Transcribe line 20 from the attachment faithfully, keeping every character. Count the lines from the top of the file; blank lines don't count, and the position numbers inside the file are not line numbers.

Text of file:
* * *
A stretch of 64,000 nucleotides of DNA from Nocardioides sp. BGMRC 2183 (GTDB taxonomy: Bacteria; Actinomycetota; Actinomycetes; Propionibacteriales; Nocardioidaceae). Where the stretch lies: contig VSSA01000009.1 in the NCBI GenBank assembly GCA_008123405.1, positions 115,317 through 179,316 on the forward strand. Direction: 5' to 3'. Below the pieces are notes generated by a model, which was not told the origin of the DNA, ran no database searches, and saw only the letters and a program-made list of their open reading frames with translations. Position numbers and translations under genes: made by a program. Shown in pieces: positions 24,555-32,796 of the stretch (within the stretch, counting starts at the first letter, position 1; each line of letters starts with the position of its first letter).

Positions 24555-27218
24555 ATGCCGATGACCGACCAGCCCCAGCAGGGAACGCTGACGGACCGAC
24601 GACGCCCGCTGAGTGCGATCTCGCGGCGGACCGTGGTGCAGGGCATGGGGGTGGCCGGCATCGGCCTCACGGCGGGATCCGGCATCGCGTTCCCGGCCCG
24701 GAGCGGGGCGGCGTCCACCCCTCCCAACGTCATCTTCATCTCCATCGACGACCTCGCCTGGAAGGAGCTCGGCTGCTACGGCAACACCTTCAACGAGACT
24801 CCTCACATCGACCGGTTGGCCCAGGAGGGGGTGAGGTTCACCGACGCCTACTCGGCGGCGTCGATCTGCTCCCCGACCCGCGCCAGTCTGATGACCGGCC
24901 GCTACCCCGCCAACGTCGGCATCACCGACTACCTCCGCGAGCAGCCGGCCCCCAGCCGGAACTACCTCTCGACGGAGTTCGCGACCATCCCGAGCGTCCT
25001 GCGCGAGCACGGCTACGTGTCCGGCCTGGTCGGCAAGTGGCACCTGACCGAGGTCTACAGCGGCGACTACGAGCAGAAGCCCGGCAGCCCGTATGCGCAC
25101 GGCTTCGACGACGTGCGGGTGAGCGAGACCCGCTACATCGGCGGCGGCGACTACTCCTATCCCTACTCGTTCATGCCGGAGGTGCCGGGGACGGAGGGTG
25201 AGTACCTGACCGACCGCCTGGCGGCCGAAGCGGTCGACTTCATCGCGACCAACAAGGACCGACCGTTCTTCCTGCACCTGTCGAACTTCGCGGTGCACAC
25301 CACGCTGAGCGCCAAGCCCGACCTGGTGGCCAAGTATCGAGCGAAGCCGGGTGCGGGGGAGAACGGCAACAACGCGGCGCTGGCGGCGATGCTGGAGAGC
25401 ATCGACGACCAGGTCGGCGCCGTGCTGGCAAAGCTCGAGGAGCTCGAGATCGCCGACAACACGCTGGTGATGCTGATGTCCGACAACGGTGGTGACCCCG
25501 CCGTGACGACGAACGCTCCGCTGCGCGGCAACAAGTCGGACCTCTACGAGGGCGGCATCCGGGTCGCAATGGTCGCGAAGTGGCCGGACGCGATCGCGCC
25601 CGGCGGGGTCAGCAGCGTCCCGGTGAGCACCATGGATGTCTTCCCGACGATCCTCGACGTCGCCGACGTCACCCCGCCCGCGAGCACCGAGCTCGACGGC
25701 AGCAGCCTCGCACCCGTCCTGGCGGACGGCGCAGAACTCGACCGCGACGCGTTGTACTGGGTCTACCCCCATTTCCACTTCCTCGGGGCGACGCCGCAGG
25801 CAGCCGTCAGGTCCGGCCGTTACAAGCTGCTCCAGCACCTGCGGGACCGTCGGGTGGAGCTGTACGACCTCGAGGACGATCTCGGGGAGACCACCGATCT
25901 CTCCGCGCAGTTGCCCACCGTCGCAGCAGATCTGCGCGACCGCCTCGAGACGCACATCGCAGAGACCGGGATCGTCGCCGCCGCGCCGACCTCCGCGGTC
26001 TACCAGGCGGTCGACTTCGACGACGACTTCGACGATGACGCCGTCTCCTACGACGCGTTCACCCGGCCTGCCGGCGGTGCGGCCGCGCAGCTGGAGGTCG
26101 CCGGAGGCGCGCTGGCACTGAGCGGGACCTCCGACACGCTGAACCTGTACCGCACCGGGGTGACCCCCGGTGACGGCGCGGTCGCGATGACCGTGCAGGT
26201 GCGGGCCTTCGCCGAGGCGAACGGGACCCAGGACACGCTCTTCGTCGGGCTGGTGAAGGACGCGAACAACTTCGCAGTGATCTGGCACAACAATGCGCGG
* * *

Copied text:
26201 GCGGGCCTTCGCCGAGGCGAACGGGACCCAGGACACGCTCTTCGTCGGGCTGGTGAAGGACGCGAACAACTTCGCAGTGATCTGGCACAACAATGCGCGG